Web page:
Anyway, you don’t have to be a researcher to make an impact through this approach. You can make an impact by helping others do research as well. For example, by assisting a researcher or being a project manager, or getting involved in making decisions on grants, etc. This approach has less to do with who does the research rather than it gets done.
Approach 4: Direct work
Compared to the other approaches, this is the least effective approach. But it still makes an impact if done right.
The major problem with direct work is that it is not neglected. Many people focus on direct work to help society. So, the key here is to evaluate problems to work on. The book suggests three metrics to evaluate which problem to work on: Scale, Neglectedness, and Solvability. Work on problems that are bigger, more neglected, and easily solvable with our current knowledge.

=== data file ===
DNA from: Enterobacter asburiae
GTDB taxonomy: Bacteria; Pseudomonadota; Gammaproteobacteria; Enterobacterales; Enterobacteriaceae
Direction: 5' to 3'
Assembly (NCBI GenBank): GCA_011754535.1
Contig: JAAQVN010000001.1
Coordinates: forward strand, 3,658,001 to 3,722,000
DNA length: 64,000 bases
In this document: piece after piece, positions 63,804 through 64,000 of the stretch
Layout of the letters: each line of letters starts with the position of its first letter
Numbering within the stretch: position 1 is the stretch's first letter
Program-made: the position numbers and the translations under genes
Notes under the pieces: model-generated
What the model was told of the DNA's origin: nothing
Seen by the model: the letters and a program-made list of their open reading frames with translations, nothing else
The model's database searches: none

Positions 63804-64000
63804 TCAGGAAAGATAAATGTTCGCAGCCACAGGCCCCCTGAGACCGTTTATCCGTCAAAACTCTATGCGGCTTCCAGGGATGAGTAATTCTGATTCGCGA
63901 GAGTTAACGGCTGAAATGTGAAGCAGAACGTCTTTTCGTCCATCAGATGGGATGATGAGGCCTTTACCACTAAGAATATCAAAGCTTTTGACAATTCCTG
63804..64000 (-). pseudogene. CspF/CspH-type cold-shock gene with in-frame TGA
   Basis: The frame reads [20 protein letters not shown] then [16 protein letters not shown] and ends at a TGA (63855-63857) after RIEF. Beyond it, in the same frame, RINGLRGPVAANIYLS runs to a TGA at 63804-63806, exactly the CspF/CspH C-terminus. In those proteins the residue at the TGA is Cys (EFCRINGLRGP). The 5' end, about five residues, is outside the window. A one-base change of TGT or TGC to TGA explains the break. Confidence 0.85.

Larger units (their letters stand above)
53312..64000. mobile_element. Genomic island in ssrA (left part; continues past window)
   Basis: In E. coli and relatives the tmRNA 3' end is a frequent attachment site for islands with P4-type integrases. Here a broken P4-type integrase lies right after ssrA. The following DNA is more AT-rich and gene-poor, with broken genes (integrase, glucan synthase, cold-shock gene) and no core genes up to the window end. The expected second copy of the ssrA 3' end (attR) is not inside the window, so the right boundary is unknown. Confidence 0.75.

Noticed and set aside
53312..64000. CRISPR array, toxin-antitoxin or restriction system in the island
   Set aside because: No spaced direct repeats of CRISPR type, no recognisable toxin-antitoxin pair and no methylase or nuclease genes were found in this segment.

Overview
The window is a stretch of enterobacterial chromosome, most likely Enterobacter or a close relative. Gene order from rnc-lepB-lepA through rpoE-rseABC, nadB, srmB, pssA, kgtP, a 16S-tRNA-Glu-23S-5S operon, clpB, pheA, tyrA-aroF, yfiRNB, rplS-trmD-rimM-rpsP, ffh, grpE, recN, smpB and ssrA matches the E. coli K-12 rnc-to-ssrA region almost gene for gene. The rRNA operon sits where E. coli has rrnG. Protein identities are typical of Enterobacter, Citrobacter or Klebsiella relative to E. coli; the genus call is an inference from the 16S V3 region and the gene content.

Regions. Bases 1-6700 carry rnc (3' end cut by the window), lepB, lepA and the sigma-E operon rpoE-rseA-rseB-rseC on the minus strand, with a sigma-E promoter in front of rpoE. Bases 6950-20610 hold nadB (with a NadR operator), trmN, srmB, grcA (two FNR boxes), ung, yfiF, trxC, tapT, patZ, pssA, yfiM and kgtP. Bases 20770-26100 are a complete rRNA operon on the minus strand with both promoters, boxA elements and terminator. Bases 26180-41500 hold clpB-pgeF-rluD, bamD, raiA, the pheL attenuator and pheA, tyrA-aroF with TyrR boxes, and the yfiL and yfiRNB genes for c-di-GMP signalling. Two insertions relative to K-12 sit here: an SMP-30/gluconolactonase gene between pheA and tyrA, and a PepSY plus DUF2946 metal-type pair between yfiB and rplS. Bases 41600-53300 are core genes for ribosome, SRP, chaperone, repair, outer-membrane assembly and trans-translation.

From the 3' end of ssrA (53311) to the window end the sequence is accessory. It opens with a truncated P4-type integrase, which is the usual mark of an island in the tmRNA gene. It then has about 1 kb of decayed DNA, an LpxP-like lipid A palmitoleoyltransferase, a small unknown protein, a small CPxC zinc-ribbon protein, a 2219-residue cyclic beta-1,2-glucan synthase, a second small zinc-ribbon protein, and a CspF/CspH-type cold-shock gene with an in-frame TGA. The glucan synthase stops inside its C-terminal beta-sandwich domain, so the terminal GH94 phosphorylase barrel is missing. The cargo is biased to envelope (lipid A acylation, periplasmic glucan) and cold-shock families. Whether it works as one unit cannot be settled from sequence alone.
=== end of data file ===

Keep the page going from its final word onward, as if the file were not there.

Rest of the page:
Starting non-profits also falls under this approach and should follow the same guidelines for selecting problems. Also, it doesn’t have to be a non-profit. Charging money for services in some cases can lead to better services (because you get better feedback, and they are easier to scale) and overall make a better impact.
In conclusion, there are many approaches to making an impact. They can be combined in many careers. For example, one can be a research scientist in a large company and make an impact through research, advocacy, and earning to give approaches. In most cases, indirect approaches can make more impact than direct work. Till now, I also thought that teaching is a better way to make an impact than doing research. This made me reevaluate my career options after my Ph.D. In the next post, I will share my process of evaluating career options.
Video: Filling Klein bottle (Action lab)
Quote: “Money is a neutral indicator of value. By aiming to make money, you’re aiming to be valuable.”— from So Good They Can't Ignore You, by Cal Newport